It’s Coming and I Can’t Stop it.

I still, regrettably, haven’t yet seen summer blockbuster, Wonder Woman, but the first day of my son’s kindergarten last week certainly make me feel like a version of her.

By 10:00 am I had shipped paintings, run a 5k in the brutal heat, answered all my emails, deposited checks, and sketched out ideas for future paintings.

By lunchtime I had finished two small paintings I’m pretty jazzed about. By two o’clock I’d worked on and nearly completed a much larger painting and was settling down with a cup of coffee in my backyard to continue reading the Georgia O’Keeffe biography I’d picked up at the library a few days ago.

At 3:00, I was on my merry way to pick up my son who, by the way, despite all my fretting last week, had a great day. I couldn’t wait to see him.

I felt accomplished– like part of me that had gone missing had returned, swooped in the moment she was allowed to show me all she was capable of in just a few hours.

Rewind to just the day prior and I was the crazy lady yelling at her kid who had just dipped his entire grimy hand in the mochi ice cream cart at Whole Foods where the tolerance for such public displays of discipline is far lower than, say, Walmart. Later that day I saw a few articles floating around Facebook with titles like “what yelling does to your kids” and I couldn’t bear to open them for fear they would be a resounding and final judgement on my parenting. Which is all probably just to say, the previous humblebrags aren’t so quite so braggy but more like one long, deep, sigh, of finally.

It’s difficult to just sit with myself, to be only in the company of my own thoughts and feelings. I’ve almost forgotten what that’s like. But when I don’t, I’m driving a freight truck on next to no gas– sputtering on fumes, always on the verge of crashing.

Art, again and again refocuses me: These are marks that I am making. They weren’t there until I willed them to be so. It’s an act of agency like no other I experience– akin, I’d imagine, to the musician who disrupts silence with melody or the dancer whose movements annihilate stillness. Paint dismantles blankness. Just writing about it has filled me, once again with awe at that power although I doubt these words are doing it justice. In my day-to-day, and particularly this summer, I found myself forgetting who I am: autonomous, whole (albeit a good bit broken), more like a Wonder Woman not in battles or traditional acts of bravery, but in the quieter moments when I connect with my own powers to shape things, literally and less literally.

Which is why I know it’s coming– another painting-a-day challenge. It’s been since last November. Nearly a year. And the incredibly gratifying 100 paintings in 100 days I did starting in April of 2015 was over two years ago. I feel that little mental nudge, the quiet whisper: “It’s time”. It’s time to give myself that blessed structure that only a painting a day can provide. Create, write (think), repeat. Solace. Agency.  I’m not certain what this next, looming challenge will look like; I usually have some loosely held themes. But I know it’s brewing.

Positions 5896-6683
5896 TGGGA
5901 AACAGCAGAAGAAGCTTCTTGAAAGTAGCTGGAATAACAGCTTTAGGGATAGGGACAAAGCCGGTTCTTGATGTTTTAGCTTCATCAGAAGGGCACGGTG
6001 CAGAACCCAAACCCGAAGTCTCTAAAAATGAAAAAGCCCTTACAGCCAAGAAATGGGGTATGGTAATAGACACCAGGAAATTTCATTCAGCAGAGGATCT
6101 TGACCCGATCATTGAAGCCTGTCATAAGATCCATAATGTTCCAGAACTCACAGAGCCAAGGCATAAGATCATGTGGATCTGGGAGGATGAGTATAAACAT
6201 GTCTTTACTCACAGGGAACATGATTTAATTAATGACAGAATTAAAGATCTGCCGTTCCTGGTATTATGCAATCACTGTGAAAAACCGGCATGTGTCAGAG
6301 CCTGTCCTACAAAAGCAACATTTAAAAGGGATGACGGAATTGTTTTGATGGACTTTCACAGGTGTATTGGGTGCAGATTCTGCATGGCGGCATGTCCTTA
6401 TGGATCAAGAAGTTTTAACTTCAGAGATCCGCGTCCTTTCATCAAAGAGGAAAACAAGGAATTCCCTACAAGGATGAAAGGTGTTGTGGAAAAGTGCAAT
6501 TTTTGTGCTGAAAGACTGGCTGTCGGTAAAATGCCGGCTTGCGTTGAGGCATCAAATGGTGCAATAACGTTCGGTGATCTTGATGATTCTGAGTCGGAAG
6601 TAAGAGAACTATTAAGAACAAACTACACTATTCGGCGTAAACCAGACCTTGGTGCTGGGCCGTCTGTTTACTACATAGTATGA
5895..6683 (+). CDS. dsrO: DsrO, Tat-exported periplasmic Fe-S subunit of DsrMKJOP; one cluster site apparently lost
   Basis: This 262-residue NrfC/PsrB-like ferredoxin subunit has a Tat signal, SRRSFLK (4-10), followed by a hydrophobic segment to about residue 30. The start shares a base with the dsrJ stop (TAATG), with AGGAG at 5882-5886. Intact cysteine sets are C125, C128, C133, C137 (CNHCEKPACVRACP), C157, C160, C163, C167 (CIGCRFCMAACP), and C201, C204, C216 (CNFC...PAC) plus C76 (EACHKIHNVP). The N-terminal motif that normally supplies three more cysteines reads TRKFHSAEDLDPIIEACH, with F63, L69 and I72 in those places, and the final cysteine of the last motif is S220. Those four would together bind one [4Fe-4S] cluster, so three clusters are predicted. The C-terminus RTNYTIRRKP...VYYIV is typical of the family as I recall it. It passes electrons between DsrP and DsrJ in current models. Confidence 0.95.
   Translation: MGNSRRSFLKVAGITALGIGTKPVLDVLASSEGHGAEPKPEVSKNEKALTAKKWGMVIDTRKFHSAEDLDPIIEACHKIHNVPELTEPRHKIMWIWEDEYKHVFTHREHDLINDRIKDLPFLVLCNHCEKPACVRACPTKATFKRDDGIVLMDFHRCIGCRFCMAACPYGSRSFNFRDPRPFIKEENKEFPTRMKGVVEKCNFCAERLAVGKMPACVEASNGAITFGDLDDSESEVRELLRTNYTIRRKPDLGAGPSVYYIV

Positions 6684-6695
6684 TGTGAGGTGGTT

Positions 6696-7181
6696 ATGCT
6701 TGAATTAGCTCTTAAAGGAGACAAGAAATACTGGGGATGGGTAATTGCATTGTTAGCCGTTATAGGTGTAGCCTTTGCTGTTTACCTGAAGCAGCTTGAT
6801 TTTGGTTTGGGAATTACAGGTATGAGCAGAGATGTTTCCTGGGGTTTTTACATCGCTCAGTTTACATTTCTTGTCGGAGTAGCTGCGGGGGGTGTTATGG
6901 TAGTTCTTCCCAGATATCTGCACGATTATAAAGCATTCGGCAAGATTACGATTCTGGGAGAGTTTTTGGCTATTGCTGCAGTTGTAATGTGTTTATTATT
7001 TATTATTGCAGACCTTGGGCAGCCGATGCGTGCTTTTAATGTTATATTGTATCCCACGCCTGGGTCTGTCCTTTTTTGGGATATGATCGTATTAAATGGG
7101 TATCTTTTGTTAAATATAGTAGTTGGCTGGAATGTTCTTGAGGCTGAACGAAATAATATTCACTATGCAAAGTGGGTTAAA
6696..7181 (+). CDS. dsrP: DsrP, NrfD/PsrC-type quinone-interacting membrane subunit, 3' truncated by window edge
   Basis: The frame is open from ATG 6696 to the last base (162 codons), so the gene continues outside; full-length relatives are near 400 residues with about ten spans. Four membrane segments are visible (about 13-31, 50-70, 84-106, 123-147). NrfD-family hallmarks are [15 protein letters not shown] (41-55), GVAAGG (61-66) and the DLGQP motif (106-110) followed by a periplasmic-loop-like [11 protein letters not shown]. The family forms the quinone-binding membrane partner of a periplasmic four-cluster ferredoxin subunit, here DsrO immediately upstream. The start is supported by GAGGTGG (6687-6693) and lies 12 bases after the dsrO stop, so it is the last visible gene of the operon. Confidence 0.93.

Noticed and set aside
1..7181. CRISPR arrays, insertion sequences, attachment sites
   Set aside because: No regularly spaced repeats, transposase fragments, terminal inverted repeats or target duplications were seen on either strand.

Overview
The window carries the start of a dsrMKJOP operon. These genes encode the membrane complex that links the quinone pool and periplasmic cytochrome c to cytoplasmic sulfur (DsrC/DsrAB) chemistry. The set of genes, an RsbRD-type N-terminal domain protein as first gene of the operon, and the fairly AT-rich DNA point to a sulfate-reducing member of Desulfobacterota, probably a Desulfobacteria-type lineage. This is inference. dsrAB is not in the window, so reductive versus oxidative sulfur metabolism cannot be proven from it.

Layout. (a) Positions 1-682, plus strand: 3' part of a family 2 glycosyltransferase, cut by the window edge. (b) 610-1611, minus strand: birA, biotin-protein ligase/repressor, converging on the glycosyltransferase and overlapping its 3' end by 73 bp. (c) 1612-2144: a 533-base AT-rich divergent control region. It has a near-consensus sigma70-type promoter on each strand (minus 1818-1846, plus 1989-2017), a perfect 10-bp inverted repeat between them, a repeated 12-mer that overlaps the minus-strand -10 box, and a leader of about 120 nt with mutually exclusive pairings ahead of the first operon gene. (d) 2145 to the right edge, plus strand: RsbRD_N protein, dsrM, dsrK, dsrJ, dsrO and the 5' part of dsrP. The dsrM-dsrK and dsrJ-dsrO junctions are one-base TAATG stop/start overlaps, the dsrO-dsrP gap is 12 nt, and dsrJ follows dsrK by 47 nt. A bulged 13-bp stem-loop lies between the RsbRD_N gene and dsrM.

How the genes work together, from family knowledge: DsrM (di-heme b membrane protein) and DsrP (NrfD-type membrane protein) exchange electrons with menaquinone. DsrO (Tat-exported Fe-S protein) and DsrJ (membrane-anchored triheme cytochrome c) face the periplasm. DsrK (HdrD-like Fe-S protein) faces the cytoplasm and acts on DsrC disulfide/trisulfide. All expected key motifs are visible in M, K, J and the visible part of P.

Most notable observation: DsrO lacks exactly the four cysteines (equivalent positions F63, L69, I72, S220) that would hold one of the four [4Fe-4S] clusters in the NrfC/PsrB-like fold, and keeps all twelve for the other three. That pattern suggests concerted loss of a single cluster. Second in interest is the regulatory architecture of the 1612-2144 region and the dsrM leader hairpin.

Do you want to join me? One task every day for thirty one days in October? Yoga, painting, writing, macaroni necklace making, photography, hopscotch– any of it. All of it.  No rules, just action. If enough are interested, I’ll do the organizing; I’ll create an online space where we can share our 31 days together. Just comment, “I’m in” and I’ll include you.

Single Mom on Mother’s Day

I had an honest-to-God good Mother’s Day for the first time since I’ve become a mom. There was nothing particularly different about it in theory except this time my four year old had the language skills to repeatedly ask me when it would be “child’s day,” unconvinced that every day since his birth has been one long celebration of that.

I used to get particularly sad about my single-mom status on Mother’s Day. I’ve always had a great support system who never let that anxiety-producing day pass without gifting me the flowers or cards I’d always imagined I’d get from a spouse. I know it might sound ungrateful (which it certainly is not), but it just isn’t the same. Mother’s day used to remind me not of all my son has and all that I have in him, but of all I lack, of all I’ve failed to provide. Of dreams shattered.

This year was different. Perhaps I’ve just put in my time– the years of grief have finally watered the grounds and new life is starting to bloom– above the surface where you can actually see all the hard work that has been going on all along.

This year I was able to believe people who said “you’re a great mom” and even if there was (and there probably wasn’t) an unspoken “given the circumstances” that followed the sentiment, I was able to ignore it. For the first time, I didn’t feel like I was doing great with what I had, but just that I was doing great. My family was full and rich– not lacking. Not substandard. Not broken.

Painting, perhaps more than anything else got me here. My painting career and my son’s life go hand in hand. I started when he was just a baby.  Making things from blank pages made me feel powerful. If a surface is blank, there is no end to how you can color it. My touch means something. I make things happen even if it’s just a bright blue line across a stark white canvas.

my first ever painting of my son and me

So to all my single moms (and dads) I was thinking of you today as I painted. God, this whole thing can be so hard. Your marks matter– are no less worthy than anyone else’s. The way you color your blank pages is beautiful; I’ve learned from so many of you. Thank you.

And if you need a little encouragement, read this, it gets me every time!

 

 

 

 

 

 

 

 

 

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